Using RankedVote

Calculate Ranked Choice Results with RankedVote's CSV Import

How to use CSV Spreadsheets to Calculate Ranked-Choice Voting Results

If you've ever used a spreadsheet program before, you've likely come across the comma-separated value (CSV) format. It's as close to a universal file format for spreadsheets as you can get. Whether you use Microsoft Excel, Google Sheets, or Apple's Numbers, you can open, edit, and save CSV files. Many online survey and polling tools also allow you to download data you collect as a CSV.

This makes it an ideal format for storing any ranked-choice voter ballots that you have — no matter where you collect them. But, that data won't tell you much without being able to do the ranked-choice voting results calculation.

Microsoft Excel doesn't calculate ranked-choice voting results. Google Sheets doesn't either. And neither does SurveyMonkey, JotForm, Qualtrics, TypeForm, Alchemer, get the point.

But RankedVote does.

With RankedVote's CSV Import Tool, you can quickly and easily take your data from any service and calculate the ranked choice results. RankedVote will then automatically visualize, animate, and explain what happened. You don't even need to create an account to get started.

Calculate ranked choice results from your CSV spreadsheets
Go to the import tool

Potential Uses

Here are just a few examples where RankedVote's CSV Import can broaden your use of ranked choice voting:

  • Take Ranked Choice Voting (RCV) Anywhere: As long as you can get a CSV into the right format, you're good to use RCV. Feel free to include ranked choice questions in any survey tool you use. You can even transcribe paper ballots to your spreadsheet to save yourself hours of manual calculation.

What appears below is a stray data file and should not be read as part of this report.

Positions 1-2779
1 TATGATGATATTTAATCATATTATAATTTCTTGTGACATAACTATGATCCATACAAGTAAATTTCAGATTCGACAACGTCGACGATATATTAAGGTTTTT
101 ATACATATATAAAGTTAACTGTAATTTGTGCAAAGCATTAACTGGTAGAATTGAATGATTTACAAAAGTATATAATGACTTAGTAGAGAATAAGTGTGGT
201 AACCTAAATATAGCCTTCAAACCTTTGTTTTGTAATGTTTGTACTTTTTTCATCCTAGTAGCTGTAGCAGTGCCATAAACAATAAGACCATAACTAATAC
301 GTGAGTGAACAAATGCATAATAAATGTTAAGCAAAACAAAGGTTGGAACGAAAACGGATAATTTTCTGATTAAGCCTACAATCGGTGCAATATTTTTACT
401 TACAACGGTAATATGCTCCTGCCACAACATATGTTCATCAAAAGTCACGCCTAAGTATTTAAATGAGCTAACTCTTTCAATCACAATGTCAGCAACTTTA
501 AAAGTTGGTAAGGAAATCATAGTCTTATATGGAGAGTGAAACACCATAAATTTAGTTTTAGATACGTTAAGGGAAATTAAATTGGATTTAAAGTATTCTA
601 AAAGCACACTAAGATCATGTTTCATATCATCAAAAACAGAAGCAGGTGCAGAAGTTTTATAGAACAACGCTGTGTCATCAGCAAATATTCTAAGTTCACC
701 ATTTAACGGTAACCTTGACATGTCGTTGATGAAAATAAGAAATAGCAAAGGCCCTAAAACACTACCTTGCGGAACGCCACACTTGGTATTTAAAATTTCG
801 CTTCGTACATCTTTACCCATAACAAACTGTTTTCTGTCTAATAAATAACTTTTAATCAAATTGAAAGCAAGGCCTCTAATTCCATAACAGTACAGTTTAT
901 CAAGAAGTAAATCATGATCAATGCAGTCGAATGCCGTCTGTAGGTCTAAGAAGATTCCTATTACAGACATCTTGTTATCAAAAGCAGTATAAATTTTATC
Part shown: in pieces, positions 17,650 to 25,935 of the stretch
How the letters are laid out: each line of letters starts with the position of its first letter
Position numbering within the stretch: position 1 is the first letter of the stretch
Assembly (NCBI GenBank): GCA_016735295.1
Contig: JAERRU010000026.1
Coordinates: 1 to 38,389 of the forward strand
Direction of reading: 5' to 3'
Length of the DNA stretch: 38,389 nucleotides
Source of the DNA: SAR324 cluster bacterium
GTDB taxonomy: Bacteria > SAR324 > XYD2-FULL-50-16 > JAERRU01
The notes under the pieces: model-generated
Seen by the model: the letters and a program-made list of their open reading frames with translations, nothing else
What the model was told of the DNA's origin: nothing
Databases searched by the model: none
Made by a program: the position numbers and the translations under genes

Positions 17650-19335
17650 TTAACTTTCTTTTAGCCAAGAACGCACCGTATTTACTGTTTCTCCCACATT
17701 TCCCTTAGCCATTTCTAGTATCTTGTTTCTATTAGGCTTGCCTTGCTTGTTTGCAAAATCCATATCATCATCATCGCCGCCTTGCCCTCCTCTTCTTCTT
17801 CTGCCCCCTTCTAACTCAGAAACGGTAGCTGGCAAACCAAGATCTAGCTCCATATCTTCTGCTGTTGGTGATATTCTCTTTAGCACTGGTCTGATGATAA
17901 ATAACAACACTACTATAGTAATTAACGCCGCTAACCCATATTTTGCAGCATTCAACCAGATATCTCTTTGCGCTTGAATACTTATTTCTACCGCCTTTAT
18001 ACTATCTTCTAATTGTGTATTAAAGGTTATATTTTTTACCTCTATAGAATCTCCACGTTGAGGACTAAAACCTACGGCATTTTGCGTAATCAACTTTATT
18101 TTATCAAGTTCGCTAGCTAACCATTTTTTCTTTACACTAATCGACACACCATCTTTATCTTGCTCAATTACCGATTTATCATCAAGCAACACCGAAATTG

• Simulate Different Scenarios: What happens if a candidate drops out after voting has occurred? What if someone's vote is worth many than another voter's? Adding voters, removing candidates, and changing the number of winners is as simple as adding a row, deleting a column, and changing a drop down. You can quickly adjust your CSV, save it, and import it again in RankedVote.
  • Extend RankedVote's Flexibility: Using the RankedVote Data Download feature, you can get voter data captured by RankedVote into a CSV that can be opened in any spreadsheet program. Change votes, multiply votes, remove candidates, and more with the ease of a spreadsheet.

Step-by-Step Walkthrough

Collect Your Data

The great thing about interacting with RankedVote through CSV is that allows you to use whatever tool you're most familiar with or whichever one your organization recommends.  

Regardless of the tool, try to set it up so the data is output with the Choices as Columns and the Voters as Rows. This will simplify getting the data into the correct format. If that's not an option, seek out the "transpose" feature in your spreadsheet program.

Get Your CSV in the Correct Format

Basic Format

The Import Tool requires the CSV to be in a specific format to accurately interpret the data. In simple terms, the Choices are the columns, the Voters are the rows, and the Rankings are the numeric values in a row under a specific column. More precisely...

  • Choices: The name or description of each choice needs to be in the first row of a column starting in cell B1.
  • Voters: A unique identifier for each voter needs to be in the first column of a row starting in cell A2.
  • Rankings: These are numeric values under a choice's column in a voter's row.

That may sound a bit complicated, but the picture below usually makes things clear. You can also make a copy of this correctly formatted .csv file to get a better feel for how it should look.

how sheet data is viewed by the extension
How the RankedVote CSV Import Tool "sees" your data

Important Things to Know About Formatting the Data


  • If Row 1 of a column is blank (aka there's no name), any rankings in that column will be ignored